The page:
Senate moving ahead with new Iran sanctions
In a show of defiance to President Obama, 13 Democratic Senators joined 13 Republicans in introducing a new Iranian sanctions bill that includes language forcing the US to support Israel in the event they attack Iran's nuclear facilities.
The president has threatened to veto the bill, and it is uncertain if Majority Leader Harry Reid will even allow the bill to come to the floor for a vote.
Republican Mark Kirk is leading the charge.
"Current sanctions brought Iran to the negotiating table and a credible threat of future sanctions will require Iran to cooperate and act in good faith at the negotiating table," said Sen. Bob Menendez, D-N.J., who spearheaded the effort with Sen. Mark Kirk, R-Ill.
Kirk called the draft law "an insurance policy to defend against Iranian deception."
The Obama administration has furiously lobbied Congress not to impose new sanctions, even on a conditional basis, saying the increased economic pressure could force Iran to withdraw from the negotiating process and strain ties between the United States and its key negotiating partners -- Britain, China, France, Germany and Russia. Washington is banking on these countries to persuade Tehran into accepting a final package that would ease trade, financial and oil restrictions if the Iranian government severely rolls back its uranium enrichment activity and other elements of its nuclear program.
Iran's foreign minister also has said new sanctions could scuttle hopes of a diplomatic resolution. Iran maintains its program is solely for peaceful energy production and medical research purposes, but the United States and many other countries harbor severe doubts. Israel is perhaps most adamant in insisting Iran's true intentions are to develop an atomic weapons arsenal.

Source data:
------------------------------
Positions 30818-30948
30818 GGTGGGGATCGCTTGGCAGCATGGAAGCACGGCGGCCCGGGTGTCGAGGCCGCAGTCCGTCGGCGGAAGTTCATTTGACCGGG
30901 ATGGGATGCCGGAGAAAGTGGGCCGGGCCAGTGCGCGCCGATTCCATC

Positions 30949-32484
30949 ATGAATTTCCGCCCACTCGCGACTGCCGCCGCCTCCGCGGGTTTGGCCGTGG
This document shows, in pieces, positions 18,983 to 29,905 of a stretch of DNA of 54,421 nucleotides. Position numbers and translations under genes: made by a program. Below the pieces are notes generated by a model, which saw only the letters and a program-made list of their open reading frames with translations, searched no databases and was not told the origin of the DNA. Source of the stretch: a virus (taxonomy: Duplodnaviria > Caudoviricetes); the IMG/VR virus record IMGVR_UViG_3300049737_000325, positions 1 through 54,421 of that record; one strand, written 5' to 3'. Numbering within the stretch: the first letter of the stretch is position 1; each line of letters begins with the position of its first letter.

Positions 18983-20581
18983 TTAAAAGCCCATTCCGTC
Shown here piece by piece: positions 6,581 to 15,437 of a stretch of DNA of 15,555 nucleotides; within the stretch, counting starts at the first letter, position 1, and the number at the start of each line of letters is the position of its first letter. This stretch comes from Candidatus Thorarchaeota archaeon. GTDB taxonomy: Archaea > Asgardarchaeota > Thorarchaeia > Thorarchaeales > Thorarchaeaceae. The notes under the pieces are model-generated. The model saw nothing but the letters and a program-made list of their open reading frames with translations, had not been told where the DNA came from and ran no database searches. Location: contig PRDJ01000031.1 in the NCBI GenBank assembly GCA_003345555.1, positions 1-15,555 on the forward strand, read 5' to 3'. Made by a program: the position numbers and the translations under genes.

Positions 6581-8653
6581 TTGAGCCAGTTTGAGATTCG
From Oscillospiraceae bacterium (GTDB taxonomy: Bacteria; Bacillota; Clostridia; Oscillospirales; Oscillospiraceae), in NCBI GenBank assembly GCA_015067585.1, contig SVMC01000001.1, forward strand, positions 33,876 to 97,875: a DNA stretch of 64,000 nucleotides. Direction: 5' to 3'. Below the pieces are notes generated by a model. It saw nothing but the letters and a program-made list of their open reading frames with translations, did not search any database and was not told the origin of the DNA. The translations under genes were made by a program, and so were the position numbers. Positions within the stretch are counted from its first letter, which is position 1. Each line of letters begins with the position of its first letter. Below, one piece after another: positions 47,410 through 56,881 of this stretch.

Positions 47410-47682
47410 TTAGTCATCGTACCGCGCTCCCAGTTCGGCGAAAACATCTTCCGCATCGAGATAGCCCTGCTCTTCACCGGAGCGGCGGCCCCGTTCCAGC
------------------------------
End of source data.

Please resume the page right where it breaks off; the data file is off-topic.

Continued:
The White House said it didn't think the Senate bill would be enacted and didn't think it should be enacted.
"We don't want to see action that will proactively undermine American diplomacy," press secretary Jay Carney told reporters.
The bill would require the administration to certify Iranian compliance with the terms of the interim agreement every 30 days.
Without that certification, the legislation would re-impose all sanctions that have been eased and put in place the new restrictions. Foreign companies and banks violating the bans would be barred from doing business in the United States.
Mark Dubowitz, a sanctions advocate at the Foundation for Defense of Democracies, said the new economic penalties could cost Tehran $55 billion annually in lost exports of petroleum, fuel oil and other industrial products.
"This should be incentive enough for Iran, if it is serious about saving its economy from a deep recession, not to cheat on its nuclear commitments and to move quickly to conclude a final deal," he said.
Beyond the economic measures, the bill includes potentially contentious language requiring strong American action if Israel decides to launch a pre-emptive strike against Iran's nuclear program. Israeli Prime Minister Benjamin Netanyahu has regularly issued such threats.
"If the government of Israel is compelled to take military action in legitimate self-defense against Iran's nuclear weapon program, the United States government should stand with Israel," the bill states. It calls for "diplomatic, military and economic support" to Israel in such an eventuality.
Significantly, if 13 Democratic Senators were to support the bill, that would give the Senate an excellent chance of overriding any veto coming from the White House. But politics would almost certainly come into play, as some of those Democratic Senators would be under enormous pressure not to cut the legs off of Obama so early in his second term.
At the very least, this sends a strong message to the Iranians that at least some in Washington haven't been bamboozled by the "moderate" President Rouhani. They are going to have to demonstrate with deeds, not words, their commitment to the agreement as well as their stated desire to conduct a "peaceful" nuclear program.